Having considered fund and investor taxation in relation to the most suitable choice of retail investment wrapper in the light (you may recall) of the recent “Dear CEO” FSA letter to the heads of wealth management businesses, let’s look this week at encashment/ realisation strategies.
By implementing appropriate planning, most advisers will be well aware that tax can be minimised on encashment and withdrawal of benefits from a collective or a bond.
With a UK or offshore collective, there is a no gain/ no loss disposal when there is a transfer between spouses/ civil partners living together.
This means it may be possible to avoid capital gains tax by transferring a collective to a spouse or civil partner so that the transferee spouse can use their annual CGT exemption or lower (than 28 per cent) CGT rate – that is, where the transferor spouse is a higher or additional-rate taxpayer and the transferee spouse is not.
With an investment bond, there could be more scope to avoid or reduce tax because (unlike a collective), an investment bond can be assigned to anybody as a gift with no chargeable event occurring and, if subsequent top-sliced gains keep the new owner within the basic-rate tax band, no tax charge will arise on a UK bond.
The 20 per cent basic rate tax charge cannot be avoided under an offshore bond except to the extent that the gain falls within the investor’s personal allowance. Top-slicing can help minimise or avoid higher/additional-rate tax.
As an alternative, the owner could manage their income down so that no higher/ additional-rate tax were due on the realised chargeable-event gain under either a UK or offshore bond, or the offshore income gain under a non-reporting fund.
Although an assignment can look extremely tax-attractive, the assignor has to accept that, once assigned, the asset no longer belongs to them.
Any attempt to use an assignee as a conduit to facilitate lower/no tax should be considered potentially doomed to failure.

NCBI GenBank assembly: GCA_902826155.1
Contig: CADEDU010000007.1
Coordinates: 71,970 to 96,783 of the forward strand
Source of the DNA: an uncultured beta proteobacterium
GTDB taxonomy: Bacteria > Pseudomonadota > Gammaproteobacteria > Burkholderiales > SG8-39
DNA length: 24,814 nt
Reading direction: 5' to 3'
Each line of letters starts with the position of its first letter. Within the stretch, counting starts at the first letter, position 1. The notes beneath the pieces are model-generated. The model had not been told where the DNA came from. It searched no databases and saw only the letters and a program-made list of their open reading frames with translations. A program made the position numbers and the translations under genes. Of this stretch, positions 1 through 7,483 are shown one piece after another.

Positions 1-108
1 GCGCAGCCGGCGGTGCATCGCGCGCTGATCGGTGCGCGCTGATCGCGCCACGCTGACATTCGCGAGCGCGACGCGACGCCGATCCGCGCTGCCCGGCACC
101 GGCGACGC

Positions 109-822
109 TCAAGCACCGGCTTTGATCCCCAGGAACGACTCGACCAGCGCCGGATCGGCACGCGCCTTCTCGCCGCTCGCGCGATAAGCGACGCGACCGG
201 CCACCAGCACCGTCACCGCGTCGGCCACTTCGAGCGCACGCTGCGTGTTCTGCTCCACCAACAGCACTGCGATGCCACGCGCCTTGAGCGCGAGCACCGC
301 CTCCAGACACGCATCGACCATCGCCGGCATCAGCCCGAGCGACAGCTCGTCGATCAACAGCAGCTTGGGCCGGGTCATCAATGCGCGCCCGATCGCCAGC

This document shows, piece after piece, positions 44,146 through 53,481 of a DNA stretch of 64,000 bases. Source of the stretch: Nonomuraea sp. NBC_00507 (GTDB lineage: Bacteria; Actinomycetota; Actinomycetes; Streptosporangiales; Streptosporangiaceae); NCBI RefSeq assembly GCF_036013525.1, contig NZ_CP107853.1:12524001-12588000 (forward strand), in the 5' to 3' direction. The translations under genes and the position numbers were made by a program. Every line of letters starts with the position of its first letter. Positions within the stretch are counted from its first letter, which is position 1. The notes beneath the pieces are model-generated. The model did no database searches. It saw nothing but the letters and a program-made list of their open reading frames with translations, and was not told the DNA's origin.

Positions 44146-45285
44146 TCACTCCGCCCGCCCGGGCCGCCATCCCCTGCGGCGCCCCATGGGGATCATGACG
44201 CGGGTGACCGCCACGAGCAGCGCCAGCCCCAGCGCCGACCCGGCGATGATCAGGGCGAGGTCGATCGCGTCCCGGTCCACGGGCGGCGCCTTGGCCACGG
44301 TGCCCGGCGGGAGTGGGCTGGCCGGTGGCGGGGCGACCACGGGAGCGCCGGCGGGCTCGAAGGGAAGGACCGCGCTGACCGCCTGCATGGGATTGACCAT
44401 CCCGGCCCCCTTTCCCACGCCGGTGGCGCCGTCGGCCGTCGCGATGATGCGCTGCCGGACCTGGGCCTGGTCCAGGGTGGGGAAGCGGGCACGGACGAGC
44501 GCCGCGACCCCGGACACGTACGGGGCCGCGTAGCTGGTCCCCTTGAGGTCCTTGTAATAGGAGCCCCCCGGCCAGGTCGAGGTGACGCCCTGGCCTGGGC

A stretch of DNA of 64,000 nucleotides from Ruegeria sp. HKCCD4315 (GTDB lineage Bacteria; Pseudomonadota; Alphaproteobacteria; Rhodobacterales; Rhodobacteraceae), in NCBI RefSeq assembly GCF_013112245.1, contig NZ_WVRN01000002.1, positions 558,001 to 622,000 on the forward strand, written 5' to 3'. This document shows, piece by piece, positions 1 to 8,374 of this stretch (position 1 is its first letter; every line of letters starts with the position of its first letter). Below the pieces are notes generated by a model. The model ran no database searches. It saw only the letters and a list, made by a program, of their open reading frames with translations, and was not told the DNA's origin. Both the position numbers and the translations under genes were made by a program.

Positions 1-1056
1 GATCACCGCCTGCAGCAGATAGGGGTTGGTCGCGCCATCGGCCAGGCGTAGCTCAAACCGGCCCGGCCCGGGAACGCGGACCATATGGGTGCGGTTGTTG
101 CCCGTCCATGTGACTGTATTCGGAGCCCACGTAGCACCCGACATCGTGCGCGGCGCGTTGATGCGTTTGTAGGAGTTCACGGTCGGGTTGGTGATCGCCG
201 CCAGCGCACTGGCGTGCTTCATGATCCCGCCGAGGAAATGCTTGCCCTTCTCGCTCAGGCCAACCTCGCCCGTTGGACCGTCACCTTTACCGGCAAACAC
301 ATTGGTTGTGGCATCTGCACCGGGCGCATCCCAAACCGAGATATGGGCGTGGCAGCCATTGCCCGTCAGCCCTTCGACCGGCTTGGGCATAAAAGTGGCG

If encashment is to take place gradually, that is, through a drawdown strategy, then it will be interesting to compare the relative merits and financial outcome of using the well known and administratively simple 5 per cent a year tax-deferred withdrawal facility in connection with a UK or offshore bond with the making of partial or full encashments under collective investments and using any available annual CGT exemption to take tax-free amounts to supplement income.
So how about portfolio tax management?
By using a UK or offshore investment bond as a wrapper, it is possible to switch between different investment funds with no tax charge.
However, if you switch investment funds underlying a collective (UK or offshore), you are likely to trigger a disposal for CGT with a potential CGT tax charge (an income tax charge on a non-reporting fund).
CGT can therefore be a serious tax constraint to important investment decisions in relation to collectives.
Fund of funds or manager of managers’ approaches may avoid this problem but the investor will not have control over the switch, it having, effectively, been ceded to the fund manager.
On the other hand, as indicated in an earlier article in this series, as a by-product of simple year-by-year investment management (perhaps through rebalancing a portfolio to keep within agreed asset allocation parameters) the base value of the investment can be uplifted at no tax cost through use of the annual CGT exemption.
I will continue on this theme next week by looking the subject of estate planning when considering encashment and product wrapper choice.